but their hearts are far from me.
Their worship of me
is based on merely human rules they have been taught. (Isa 29)
Not just lips, but life / Not just words, but heart / Not just acknowledgement, but action
So even early in the biblical narrative, worship is not only important, but it’s bigger and broader than most people understand it to be.
Worship asks us the big question? What do you value, what do you deem worthy of your attention, your feelings, your time, your heart? What or who is it that you love? Because we are what we love – and therefore, we are what we worship. (this is a discussion all on it’s own)
The N.T. story around worship…
As usual, Jesus expands, and brings to completion, what the O.T. started. We’re only going to look at one place, Mark 12. Jesus is asked by Pharisees and Religious teachers, what is the most important of all the commandments (613 of them)? This is how he responds…
(quoting both Deuteronomy & Leviticus)
“The most important one,” answered Jesus, “is this: ‘Hear, O Israel: The Lord our God, the Lord is one. Love the Lord your God with all your heart and with all your soul and with all your mind and with all your strength.’The second is this: ‘Love your neighbour as yourself.’ There is no commandment greater than these.” (29-31)
Have you ever thought about what you’d do if your home as on fire? What would you take, if you could take anything? What would you grab as you escaped?
- children (of course)
- wallet, computer, passport, will (wise)
- your favourite watch (if you have time)
- one guitar…or two…or 3 (I leave one my the entrance in case)
These things are more valuable than furniture, TVs and clothing. Right? By identifying those things, you discover where you priorities lie.
This question Jesus is asked, even though it’s about commandments or laws, is really about worship.
3 things about this text that helps us understand worship a little more…
- Acknowledge God
- Love God
- Love others
Jesus says, essentially, I’m going unplug the loud speakers and the remove the layers. I’m going to strip away the stuff that doesn’t mean as much. Here’s the bottom line. Worship is about recognizing who God is, Loving him, and loving the people he created.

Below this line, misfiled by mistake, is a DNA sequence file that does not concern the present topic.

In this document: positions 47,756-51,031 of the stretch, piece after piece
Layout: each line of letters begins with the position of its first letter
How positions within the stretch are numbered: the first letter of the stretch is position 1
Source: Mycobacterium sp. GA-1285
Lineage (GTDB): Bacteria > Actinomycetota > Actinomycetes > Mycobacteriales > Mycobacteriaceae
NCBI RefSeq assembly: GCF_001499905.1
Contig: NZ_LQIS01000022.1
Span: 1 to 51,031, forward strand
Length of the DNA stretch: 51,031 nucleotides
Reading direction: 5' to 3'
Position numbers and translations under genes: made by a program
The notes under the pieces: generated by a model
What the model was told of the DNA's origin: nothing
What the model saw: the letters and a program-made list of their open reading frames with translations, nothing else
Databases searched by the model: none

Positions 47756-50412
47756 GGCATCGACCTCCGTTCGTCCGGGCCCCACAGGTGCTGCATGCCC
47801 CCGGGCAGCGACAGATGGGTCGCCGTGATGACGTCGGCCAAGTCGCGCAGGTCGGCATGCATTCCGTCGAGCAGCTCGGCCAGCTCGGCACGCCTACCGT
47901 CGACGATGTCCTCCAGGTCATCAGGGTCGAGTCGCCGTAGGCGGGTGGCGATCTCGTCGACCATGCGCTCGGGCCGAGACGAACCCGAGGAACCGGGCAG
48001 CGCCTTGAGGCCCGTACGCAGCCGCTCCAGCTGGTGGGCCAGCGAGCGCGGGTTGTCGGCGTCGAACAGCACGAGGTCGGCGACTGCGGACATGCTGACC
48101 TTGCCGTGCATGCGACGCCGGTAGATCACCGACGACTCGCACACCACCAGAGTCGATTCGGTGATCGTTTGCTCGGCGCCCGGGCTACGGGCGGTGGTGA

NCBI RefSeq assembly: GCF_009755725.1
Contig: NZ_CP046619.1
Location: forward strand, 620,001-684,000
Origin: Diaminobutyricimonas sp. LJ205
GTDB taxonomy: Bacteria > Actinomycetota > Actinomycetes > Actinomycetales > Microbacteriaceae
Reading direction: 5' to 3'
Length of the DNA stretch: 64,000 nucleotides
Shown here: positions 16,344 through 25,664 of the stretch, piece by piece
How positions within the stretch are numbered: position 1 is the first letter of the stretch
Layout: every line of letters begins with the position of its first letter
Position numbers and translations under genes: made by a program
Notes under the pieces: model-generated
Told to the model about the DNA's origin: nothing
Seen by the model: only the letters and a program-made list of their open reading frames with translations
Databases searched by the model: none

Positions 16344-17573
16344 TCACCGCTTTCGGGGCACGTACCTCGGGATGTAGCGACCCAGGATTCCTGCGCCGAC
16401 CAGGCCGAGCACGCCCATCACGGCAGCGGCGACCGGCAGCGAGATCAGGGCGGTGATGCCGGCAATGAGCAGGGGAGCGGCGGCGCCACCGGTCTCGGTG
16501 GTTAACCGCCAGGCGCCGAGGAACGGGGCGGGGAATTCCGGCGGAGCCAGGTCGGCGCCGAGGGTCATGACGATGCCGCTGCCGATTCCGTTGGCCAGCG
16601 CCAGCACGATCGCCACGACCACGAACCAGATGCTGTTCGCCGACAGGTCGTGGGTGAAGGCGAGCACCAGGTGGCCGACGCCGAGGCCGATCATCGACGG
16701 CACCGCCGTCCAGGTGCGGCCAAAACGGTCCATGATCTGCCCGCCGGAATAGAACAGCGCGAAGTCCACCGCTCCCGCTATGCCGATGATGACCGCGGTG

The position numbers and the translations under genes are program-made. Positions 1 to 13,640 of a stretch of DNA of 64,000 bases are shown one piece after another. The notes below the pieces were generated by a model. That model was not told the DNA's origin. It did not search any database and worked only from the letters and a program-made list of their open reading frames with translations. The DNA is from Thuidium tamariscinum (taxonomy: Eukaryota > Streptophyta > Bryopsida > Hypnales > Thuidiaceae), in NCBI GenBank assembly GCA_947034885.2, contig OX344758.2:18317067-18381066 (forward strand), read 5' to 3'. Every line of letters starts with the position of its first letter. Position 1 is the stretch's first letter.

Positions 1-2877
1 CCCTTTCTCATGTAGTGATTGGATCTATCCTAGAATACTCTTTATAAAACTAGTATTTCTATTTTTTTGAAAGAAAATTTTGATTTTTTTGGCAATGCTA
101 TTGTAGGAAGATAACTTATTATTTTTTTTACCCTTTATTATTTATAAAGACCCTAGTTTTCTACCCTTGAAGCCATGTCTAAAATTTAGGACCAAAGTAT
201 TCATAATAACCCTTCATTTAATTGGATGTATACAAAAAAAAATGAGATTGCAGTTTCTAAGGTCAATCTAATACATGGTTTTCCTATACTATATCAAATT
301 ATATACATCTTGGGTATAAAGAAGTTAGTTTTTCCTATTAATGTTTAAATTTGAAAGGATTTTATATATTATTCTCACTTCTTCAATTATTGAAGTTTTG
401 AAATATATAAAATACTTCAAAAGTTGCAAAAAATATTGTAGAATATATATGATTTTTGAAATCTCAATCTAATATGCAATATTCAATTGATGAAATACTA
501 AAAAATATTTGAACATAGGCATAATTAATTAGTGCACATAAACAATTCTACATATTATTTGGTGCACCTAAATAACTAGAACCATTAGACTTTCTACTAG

If it ever becomes about more or less than that, we have it wrong.
Jesus teaches us the posture of worship:
ONE hand UP
ONE hand OUT
Worship is never about a place (church building) and position or pizzazz, it’s about posture!
Remember…if we are what we love and we love what we worship, than we are what we worship!
So why do we sing songs then? Together? in gatherings all around the world? Well, there is some biblical evidence and inspiration for that, but let’s look at a cultural reason.
If you’ve watched the movie La La Land, you may have noticed that there is one song that is prominent through out. The movie starts with a broadway-esque version, loud, lots of people, lots of instruments. However, through out the movie, you here many different versions of the same song. Soft, slow, simple, jazz trio, just piano, just melody. Why? The writers are bringing us back to the theme of the movie. The song, repeated, reminds the audience of the main story, intertwined, weaved through, the many scenes of the movie.
That’s why we sing songs on Sunday. They bring us back to the story of Jesus. And give us a vehicle/instrument to worship – to say, God, you’re my God, and I won’t let other ‘g’ods take my attention.
But of course, worship doesn’t only happen in song, but with life and action and everyday stuff. Sing to God & Serve your neighbour. That’s the fulness of what it means to worship!
- Reflects (the story of Jesus)
- Reminds (us of his love and grace)
- Rejects (the ‘g’ods in our world)
- Renews (our hearts and minds)
- Restores (our brokenness)
- Announces (the gospel story, the biblical narrative that leads us to Jesus, who said, to Love God fully, and Love our neighbour as we love ourself)